With the appointment of the General Manager Maori Forestry Futures the targets are now being reviewed.

By 2021, Scion, with science collaborators, government, and industry partners with non-traditional urban stakeholders, has developed a platform of high-value wood products to provide better performing, higher amenity built-environments in terms of affordability, performance and sustainability, e.g. tall timber buildings, prefabrication etc.

With Toi Ohomai in the Building Better Homes, Towns and Cities National Science Challenge project Toitu te Kainga, Toitu te Ora, Toitu te Tangata, we have developed building designs targeting life time affordability resulting in positive health outcomes for the community of Te Whaiti.

By 2023, Scion has provided the underpinning science to support and enhance licence to operate through environmental certification and to meet regulatory requirements, particularly in relation to Douglas-fir wilding spread and pesticides use.

Scion’s work on herbicides has added to the good practice guides for MPI’s national wilding control programme - a critical step to improve the efficiency of wilding control. Our close collaboration with DOC and MPI led to development of a prototype detection system by DOC which we will continue to improve with the aim to operationalise our detection research over the next two years. We are also progressing work using new algorithms to detect major conifer infestations to help shape conifer management and control.

By 2023, tools, novel forest management approaches and new plant material will be embedded into New Zealand’s forests and forestry practices to support the industry’s target to increase radiata pine MAI from an average of 20 m³ ha-1 yr to 35 m³ ha-1 yr and in a way that enhances the sustainability of forest growing in New Zealand.

An outcome expected from Scion’s phenotyping platform is the ability to search for and identify outstanding trees in a forest, identify parentage and inform future deployment (and breeding) programmes.

A proof of concept ‘search’ for outstanding trees was undertaken. DNA fingerprinting work on several ‘exceptional trees’ is underway. This technique can be used to select genotypes that grow well on forest growers’ estates, informing their preference for certain parents to deploy to maximise forest productivity. Equally, the technique can be used to identify poor performers, removing them from deployment plans and thereby increasing forest performance.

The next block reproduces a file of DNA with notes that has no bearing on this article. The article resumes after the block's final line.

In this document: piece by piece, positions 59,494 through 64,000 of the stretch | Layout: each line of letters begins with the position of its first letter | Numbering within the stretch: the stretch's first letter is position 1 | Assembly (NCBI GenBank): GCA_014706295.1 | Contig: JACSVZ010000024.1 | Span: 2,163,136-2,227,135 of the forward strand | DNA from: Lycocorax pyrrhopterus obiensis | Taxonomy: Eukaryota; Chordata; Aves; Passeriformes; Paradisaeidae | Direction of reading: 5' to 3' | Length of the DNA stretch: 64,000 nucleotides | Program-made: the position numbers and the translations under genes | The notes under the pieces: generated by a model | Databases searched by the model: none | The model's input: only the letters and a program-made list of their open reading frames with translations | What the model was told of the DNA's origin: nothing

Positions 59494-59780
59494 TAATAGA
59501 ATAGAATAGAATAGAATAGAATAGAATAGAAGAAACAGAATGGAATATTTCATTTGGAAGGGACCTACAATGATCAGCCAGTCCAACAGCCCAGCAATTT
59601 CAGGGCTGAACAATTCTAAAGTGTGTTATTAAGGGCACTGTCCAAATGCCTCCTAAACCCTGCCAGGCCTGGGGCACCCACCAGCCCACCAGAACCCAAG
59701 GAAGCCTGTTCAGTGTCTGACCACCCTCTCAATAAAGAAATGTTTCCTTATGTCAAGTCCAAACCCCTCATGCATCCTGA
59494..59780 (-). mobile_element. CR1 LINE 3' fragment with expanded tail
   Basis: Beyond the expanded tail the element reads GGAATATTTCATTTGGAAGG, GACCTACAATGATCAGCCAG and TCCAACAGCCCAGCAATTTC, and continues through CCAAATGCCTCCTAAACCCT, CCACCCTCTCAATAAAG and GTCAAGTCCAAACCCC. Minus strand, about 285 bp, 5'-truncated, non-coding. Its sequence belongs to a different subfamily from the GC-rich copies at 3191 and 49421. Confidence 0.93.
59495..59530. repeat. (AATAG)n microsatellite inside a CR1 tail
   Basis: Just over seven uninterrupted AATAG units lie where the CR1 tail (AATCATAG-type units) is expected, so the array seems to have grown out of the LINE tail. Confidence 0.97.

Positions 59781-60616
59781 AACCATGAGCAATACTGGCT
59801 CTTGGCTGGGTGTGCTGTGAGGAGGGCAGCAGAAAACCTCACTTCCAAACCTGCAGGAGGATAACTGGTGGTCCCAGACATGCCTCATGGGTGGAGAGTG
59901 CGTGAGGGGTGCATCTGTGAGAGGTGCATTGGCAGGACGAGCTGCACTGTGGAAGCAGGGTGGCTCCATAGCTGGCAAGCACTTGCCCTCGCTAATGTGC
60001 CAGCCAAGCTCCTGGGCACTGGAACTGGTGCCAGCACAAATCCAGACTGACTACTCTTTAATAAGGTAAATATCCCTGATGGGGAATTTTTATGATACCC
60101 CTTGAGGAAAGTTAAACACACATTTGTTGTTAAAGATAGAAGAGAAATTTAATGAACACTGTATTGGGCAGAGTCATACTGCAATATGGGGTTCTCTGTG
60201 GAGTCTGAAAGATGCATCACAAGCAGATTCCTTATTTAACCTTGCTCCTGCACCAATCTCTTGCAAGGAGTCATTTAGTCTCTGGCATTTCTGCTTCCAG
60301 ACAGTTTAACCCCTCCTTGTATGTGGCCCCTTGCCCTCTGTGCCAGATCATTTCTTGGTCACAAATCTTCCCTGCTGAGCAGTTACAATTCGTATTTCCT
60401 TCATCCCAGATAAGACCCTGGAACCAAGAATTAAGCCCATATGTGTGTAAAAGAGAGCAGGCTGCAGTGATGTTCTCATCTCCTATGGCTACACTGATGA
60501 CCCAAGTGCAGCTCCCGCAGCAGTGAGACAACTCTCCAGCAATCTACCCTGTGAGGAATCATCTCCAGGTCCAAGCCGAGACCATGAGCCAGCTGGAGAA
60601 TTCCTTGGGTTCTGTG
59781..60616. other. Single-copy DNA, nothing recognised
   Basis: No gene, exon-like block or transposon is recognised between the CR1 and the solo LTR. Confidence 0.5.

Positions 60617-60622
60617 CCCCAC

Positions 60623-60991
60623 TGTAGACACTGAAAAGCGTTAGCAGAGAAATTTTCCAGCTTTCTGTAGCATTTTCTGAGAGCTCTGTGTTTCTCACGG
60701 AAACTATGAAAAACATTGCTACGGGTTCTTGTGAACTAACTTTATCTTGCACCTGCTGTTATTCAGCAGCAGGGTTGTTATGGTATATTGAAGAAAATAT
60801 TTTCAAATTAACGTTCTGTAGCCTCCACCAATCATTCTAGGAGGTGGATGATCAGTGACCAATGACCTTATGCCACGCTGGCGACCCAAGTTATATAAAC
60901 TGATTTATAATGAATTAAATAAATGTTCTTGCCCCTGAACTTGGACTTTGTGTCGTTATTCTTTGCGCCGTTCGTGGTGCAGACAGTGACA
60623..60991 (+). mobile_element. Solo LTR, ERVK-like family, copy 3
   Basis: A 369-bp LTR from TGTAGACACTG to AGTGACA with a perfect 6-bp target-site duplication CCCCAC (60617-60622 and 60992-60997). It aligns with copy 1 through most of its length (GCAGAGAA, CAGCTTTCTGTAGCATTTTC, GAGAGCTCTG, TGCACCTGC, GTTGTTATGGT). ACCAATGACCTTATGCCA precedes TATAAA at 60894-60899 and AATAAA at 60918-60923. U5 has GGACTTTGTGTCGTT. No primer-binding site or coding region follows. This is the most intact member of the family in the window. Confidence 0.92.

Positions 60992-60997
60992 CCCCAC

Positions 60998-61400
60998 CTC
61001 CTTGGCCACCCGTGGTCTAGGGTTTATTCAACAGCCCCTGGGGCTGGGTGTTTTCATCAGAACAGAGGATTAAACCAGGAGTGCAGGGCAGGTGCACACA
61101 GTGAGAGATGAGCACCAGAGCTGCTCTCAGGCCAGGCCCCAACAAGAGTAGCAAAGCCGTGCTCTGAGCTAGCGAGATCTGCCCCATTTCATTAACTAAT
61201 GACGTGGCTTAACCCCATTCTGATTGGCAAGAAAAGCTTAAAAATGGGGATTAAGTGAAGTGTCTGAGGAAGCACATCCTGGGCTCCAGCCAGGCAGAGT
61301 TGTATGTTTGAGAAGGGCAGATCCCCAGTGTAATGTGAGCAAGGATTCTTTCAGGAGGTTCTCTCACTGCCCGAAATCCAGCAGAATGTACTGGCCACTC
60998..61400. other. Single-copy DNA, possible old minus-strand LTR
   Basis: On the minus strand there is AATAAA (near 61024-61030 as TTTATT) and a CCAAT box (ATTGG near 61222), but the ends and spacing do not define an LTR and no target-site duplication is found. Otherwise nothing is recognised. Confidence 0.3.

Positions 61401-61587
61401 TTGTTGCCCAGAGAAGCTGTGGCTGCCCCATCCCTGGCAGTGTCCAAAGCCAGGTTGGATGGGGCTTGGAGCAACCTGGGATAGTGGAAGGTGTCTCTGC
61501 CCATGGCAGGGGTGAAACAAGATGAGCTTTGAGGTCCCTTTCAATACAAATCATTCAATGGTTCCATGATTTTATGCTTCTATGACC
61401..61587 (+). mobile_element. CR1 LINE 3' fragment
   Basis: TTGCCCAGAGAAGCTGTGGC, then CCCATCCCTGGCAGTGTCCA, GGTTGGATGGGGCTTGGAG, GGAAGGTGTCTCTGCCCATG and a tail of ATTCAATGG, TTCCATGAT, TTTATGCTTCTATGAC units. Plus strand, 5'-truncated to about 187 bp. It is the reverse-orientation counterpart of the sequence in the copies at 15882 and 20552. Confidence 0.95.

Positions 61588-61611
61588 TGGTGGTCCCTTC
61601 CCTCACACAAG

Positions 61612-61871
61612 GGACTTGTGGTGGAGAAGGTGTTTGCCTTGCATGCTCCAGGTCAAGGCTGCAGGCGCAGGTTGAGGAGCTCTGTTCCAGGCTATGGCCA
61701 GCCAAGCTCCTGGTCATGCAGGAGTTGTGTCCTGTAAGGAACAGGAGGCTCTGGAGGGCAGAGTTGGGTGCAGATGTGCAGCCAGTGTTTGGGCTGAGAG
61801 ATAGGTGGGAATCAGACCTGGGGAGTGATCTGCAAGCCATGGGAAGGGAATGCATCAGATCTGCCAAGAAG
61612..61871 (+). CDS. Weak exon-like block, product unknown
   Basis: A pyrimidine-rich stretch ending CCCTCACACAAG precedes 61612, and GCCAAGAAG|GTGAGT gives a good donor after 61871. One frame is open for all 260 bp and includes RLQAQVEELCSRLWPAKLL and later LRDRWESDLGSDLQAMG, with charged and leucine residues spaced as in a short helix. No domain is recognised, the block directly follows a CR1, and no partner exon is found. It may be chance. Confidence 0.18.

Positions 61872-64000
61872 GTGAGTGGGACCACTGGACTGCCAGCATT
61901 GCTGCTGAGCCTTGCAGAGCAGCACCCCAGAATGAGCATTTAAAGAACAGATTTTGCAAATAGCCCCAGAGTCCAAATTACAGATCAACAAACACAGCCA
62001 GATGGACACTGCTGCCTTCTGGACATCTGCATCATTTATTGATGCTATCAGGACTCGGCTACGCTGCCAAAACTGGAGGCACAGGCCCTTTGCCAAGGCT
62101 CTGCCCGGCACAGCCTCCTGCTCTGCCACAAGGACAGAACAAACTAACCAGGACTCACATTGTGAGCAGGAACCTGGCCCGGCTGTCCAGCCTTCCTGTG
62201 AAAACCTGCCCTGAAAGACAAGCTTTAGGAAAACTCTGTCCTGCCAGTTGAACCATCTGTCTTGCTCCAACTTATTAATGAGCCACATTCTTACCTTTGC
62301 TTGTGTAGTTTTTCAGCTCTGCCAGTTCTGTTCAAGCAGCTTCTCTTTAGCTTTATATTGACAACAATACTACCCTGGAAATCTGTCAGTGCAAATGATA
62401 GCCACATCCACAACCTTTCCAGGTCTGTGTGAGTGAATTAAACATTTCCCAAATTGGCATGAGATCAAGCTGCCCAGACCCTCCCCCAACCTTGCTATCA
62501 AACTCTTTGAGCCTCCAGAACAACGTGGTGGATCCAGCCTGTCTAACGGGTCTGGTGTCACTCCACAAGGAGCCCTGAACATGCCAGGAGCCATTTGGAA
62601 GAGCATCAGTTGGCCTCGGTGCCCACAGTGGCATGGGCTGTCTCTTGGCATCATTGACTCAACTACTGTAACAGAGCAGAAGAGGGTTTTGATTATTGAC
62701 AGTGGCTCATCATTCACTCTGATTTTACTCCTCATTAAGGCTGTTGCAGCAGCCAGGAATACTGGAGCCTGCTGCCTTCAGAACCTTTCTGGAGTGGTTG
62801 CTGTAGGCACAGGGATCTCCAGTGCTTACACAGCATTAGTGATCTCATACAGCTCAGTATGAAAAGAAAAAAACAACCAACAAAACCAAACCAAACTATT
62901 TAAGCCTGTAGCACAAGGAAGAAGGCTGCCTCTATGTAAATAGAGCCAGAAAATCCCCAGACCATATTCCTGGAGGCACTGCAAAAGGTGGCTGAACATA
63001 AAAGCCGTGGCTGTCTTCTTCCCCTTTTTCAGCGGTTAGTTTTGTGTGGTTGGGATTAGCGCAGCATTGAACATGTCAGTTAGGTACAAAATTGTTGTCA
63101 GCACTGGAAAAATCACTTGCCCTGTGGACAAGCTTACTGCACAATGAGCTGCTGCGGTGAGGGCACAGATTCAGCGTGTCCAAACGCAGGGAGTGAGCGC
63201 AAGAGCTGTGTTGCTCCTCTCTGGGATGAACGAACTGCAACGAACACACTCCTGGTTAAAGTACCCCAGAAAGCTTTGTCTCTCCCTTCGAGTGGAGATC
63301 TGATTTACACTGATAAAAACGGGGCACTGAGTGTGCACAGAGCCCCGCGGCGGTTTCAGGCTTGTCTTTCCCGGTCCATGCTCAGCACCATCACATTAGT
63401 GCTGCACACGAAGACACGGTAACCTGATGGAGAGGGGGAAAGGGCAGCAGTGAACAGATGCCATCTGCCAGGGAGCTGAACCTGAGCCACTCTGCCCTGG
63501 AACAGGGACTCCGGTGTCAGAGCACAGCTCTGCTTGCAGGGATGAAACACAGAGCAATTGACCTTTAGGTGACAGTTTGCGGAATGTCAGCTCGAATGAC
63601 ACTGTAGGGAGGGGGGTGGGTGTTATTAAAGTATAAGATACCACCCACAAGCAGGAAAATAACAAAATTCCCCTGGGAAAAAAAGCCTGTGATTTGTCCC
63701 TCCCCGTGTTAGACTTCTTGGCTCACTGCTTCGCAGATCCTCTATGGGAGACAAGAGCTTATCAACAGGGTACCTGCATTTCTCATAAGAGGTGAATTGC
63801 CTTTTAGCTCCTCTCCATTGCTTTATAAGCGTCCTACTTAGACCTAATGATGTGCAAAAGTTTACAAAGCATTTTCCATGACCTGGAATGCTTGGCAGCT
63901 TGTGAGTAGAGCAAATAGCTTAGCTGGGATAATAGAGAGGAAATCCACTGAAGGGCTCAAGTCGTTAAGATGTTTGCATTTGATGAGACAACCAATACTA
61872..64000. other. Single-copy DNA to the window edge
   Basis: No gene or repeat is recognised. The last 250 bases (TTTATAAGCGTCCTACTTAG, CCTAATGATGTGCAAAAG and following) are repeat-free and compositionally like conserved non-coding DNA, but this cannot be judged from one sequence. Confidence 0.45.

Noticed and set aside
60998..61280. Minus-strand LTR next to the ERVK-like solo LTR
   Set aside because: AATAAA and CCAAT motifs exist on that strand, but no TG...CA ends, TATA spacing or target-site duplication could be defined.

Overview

Owing to the long-term nature of this research and ability to translate into value, it is expected to have a small contribution to valuations using lidar and real-data approaches, and on very young stands. The value of the approach will increase with time and will facilitate better site and genotype matching. By 2023 the estimated contribution to forestry = 1%, and the estimated long-term potential is up to 50%.

By 2023, the forestry industry, land owners, and central and regional government have adopted new tools, approaches and technologies developed to mitigate impacts from the increasing risk to New Zealand’s forests from pests (insects, pathogens, weeds), fire and wind in our changing environment (climate, trade and tourism), and to mitigate risks and take advantages of opportunities from climate change.

Scion completed an assessment of the challenges to catchment level that arise from climate change impacts. Key challenges were identified from the systems and the vulnerability analyses from which draft adaptation pathways were developed: integrated environmental planning, low carbon technologies, local empowerment, multi-level governance, social equity, sustainable lifestyles, resilient water management, education, rural development/local economies/circular economies, agriculture within limits, leadership.

Pre-testing and sensitivity analysis of up-scaled qPCR for detection and quantification of Phytophthora agathidicida (cause of kauri dieback) was completed in collaboration with Slipstream Automation.

Models to help biosecurity managers make informed decisions about optimal interventions and investment across prevention, surveillance, incursion response and pest management were developed and a first draft of the local biosecurity risk framework was presented for feedback from end-users at a workshop in late May.